The rich, buttery pastry dough is easy and forgiving. Simply roll it out onto parchment paper with a lightly floured rolling pin, and then use the parchment to transfer it to a baking sheet. If you're lucky enough to find wild blueberries like the ones that grow in Maine, use them in this rustic summer tart.
1 3/4 cups all-purpose flour (about 7 3/4 ounces)
1/3 cup granulated sugar
1/4 cup cornmeal
1/4 teaspoon salt
1/2 cup cold butter, cut into small pieces
1/3 cup fat-free buttermilk
4 cups blueberries
2 cups blackberries
1/2 cup granulated sugar
3 tablespoons all-purpose flour
2 tablespoons lemon juice
2 tablespoons fat-free milk
1 large egg white
1 1/2 tablespoons turbinado sugar
How to Make It
To prepare pastry, lightly spoon flour into dry measuring cups, and level with a knife. Combine flour and next 3 ingredients (through salt) in a food processor; pulse two times. Add butter to flour mixture; pulse 4 to 5 times or until mixture resembles coarse meal. With processor on, slowly add buttermilk through food chute; process just until dough forms a ball. Gently press dough into a 4-inch circle on plastic wrap; cover. Chill 30 minutes.
Preheat oven to 350°.
Unwrap and place dough on a sheet of parchment paper. Roll dough into a 15-inch circle. Place dough and parchment on a baking sheet.
To prepare filling, combine berries and next 3 ingredients (through juice) in a medium bowl; toss gently to coat. Arrange berry mixture in center of dough, leaving a 2-inch border. Fold edges of dough toward center, pressing gently to seal (dough will only partially cover berry mixture).
Combine fat-free milk and egg white in a small bowl, stirring well with a whisk. Brush dough with milk mixture; sprinkle turbinado sugar evenly over dough. Bake at 350° for 1 hour or until pastry is golden brown. Let stand 30 minutes; cut into wedges.
I have made this several times and it always gets "oooohs and ahhhhs". I've had the best results with chilling to dough closer to 1 hour versus 30 minutes. Dough is less sticky and easier to roll out and the galette leaks the juices less.
Have made this recipe four times and will continue to make it often. I vary the balance between blueberries and blackberries to get a tarter taste. I have made the crust by cutting in the butter because I do not have a food processor, and it works fairly well. Rolling the crust between two pieces of parchment paper has worked best for me. The crust holds up well to the weight of the fruit. I would describe the appearance as "rustic," and my family and friends love it.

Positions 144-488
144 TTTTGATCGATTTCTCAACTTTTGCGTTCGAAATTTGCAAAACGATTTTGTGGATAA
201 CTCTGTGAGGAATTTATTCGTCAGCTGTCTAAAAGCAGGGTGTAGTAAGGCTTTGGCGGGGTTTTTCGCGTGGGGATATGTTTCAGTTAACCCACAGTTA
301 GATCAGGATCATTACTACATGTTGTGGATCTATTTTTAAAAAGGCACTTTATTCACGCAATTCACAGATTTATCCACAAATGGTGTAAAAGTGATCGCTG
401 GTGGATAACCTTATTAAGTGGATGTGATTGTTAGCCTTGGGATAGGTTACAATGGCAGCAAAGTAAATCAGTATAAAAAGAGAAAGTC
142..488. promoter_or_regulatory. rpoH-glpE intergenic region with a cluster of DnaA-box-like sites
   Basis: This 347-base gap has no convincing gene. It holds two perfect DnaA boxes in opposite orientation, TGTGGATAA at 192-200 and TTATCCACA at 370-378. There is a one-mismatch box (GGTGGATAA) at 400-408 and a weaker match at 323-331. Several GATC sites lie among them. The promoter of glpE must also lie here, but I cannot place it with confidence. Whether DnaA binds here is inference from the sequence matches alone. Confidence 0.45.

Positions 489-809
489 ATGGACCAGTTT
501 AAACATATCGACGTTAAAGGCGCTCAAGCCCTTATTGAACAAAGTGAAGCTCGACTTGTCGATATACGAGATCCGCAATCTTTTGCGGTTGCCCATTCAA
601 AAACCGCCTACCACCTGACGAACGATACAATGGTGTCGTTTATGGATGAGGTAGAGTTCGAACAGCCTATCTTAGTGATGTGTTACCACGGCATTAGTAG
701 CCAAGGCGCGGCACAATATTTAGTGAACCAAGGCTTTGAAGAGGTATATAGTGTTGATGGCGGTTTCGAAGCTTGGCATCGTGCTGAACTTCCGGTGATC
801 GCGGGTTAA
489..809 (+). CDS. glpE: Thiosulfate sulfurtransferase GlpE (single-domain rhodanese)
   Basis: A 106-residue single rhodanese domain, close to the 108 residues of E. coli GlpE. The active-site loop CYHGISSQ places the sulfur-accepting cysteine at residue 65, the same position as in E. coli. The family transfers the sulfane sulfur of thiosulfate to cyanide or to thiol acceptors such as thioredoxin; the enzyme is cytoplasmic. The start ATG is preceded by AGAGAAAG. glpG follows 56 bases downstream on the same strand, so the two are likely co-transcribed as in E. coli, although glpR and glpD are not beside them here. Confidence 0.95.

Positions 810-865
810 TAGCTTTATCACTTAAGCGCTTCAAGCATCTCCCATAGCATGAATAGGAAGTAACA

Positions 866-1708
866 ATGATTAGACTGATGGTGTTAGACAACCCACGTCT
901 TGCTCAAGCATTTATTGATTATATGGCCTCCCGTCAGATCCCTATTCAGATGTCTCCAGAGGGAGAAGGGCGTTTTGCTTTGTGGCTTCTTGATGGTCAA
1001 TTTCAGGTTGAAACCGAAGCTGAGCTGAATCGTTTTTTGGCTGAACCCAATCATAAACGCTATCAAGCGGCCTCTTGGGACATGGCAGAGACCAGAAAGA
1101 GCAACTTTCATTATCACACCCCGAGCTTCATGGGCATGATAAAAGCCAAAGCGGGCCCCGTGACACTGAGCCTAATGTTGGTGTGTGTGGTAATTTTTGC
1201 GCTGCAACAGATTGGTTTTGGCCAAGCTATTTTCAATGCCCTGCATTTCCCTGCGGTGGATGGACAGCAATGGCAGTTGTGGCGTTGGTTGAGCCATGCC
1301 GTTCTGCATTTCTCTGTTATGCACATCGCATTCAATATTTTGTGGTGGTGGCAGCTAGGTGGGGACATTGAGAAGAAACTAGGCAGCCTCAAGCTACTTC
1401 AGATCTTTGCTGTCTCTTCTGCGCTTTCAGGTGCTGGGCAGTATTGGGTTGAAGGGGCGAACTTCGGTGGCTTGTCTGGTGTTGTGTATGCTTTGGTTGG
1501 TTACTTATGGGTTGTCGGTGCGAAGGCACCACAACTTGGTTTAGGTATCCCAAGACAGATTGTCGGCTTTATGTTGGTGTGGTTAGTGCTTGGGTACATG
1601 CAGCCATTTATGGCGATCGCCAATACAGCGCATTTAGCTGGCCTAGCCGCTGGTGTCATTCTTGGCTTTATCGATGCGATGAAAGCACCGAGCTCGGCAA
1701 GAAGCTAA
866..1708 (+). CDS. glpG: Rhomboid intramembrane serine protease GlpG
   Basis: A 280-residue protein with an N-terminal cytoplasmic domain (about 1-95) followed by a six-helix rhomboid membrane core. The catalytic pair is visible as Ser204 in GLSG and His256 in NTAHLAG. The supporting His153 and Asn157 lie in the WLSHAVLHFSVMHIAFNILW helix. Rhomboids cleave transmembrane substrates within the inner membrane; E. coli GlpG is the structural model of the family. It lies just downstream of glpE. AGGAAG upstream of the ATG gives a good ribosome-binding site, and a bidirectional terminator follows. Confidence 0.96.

Delicious! I served with it with vanilla ice cream. The dough initially was too crumbly and I couldn't roll it out. I had to put it back in the food processor, add more buttermilk and
re-refrigerate. I was afraid the dough was going to be terrible, but it worked. I would add buttermilk until the dough holds together without crumbling.
Served this for company and it was tasty and not too sweet. It didn't turn out as pretty as the photo as I had a bit of trouble folding the crust over the sides of the berries because the dough kept tearing but perhaps it's because I replaced the all-purpose flour with white whole-wheat flour (????). I had chilled the dough a few hours before rolling it out. Also, I used all blackberries instead of the blueberry/blackberry combination because that is what I had. I will probably try to make it again only next time with AP flour so I can determine if that is what caused the dough to tear.
This recipe was a great hit for July 4th weekend. I could not find blackberries so I decided to substitute peaches. I ended up using all peaches. It was great. The crust has a wonderful texture with the cornmeal. I like the idea of putting the dough in the refrigerator for 30 min. instead of using ice water. This was a fresh way to use seasonal fruit. The pizza pan in another post is a good idea for catching drips. I will definitely make this again and I am not a person who makes pies.